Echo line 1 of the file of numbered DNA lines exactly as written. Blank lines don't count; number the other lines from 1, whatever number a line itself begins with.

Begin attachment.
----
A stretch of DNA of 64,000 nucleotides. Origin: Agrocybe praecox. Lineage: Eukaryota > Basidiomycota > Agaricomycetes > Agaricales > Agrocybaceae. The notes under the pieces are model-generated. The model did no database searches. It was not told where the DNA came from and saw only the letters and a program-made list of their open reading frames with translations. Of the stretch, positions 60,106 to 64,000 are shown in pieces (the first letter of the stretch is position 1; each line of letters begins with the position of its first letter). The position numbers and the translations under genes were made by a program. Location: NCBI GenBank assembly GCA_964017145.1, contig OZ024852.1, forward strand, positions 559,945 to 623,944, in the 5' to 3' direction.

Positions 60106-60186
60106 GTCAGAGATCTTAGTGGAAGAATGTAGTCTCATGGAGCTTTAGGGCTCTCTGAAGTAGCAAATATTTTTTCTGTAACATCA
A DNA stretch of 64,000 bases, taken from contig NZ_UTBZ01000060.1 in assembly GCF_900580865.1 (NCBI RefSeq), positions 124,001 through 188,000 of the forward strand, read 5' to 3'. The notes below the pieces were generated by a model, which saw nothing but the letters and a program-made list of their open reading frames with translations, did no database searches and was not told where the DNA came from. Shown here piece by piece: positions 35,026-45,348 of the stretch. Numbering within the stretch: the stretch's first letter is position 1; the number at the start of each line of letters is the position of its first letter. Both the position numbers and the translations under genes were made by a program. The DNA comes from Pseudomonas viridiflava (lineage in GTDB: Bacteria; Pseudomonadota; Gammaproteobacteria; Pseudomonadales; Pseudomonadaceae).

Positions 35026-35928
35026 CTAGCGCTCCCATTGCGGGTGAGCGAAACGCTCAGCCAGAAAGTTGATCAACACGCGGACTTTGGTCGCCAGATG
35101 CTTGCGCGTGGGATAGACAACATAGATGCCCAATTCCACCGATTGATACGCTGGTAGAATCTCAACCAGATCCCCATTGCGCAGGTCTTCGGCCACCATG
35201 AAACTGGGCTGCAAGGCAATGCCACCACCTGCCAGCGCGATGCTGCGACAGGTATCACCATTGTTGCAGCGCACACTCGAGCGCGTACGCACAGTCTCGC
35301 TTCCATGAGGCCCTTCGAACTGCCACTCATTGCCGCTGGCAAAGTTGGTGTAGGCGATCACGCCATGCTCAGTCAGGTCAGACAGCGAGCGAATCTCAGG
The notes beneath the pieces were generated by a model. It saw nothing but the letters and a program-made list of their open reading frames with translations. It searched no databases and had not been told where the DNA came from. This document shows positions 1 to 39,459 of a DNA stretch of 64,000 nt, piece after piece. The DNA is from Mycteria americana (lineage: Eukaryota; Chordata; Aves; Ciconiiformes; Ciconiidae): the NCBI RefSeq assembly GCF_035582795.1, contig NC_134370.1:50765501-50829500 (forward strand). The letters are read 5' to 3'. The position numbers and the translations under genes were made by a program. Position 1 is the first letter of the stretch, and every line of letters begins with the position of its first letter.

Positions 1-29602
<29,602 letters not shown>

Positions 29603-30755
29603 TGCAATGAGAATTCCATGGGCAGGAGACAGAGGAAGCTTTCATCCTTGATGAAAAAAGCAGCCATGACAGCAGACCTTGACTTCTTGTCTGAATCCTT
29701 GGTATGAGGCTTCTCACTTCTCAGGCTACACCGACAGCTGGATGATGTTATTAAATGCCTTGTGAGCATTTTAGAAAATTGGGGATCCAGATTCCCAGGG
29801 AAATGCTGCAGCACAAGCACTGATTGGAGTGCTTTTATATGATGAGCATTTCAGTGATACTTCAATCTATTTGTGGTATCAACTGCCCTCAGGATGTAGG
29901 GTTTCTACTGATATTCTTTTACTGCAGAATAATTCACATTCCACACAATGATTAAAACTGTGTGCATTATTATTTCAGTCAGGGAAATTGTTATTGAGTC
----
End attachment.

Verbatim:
A stretch of DNA of 64,000 nucleotides. Origin: Agrocybe praecox. Lineage: Eukaryota > Basidiomycota > Agaricomycetes > Agaricales > Agrocybaceae. The notes under the pieces are model-generated. The model did no database searches. It was not told where the DNA came from and saw only the letters and a program-made list of their open reading frames with translations. Of the stretch, positions 60,106 to 64,000 are shown in pieces (the first letter of the stretch is position 1; each line of letters begins with the position of its first letter). The position numbers and the translations under genes were made by a program. Location: NCBI GenBank assembly GCA_964017145.1, contig OZ024852.1, forward strand, positions 559,945 to 623,944, in the 5' to 3' direction.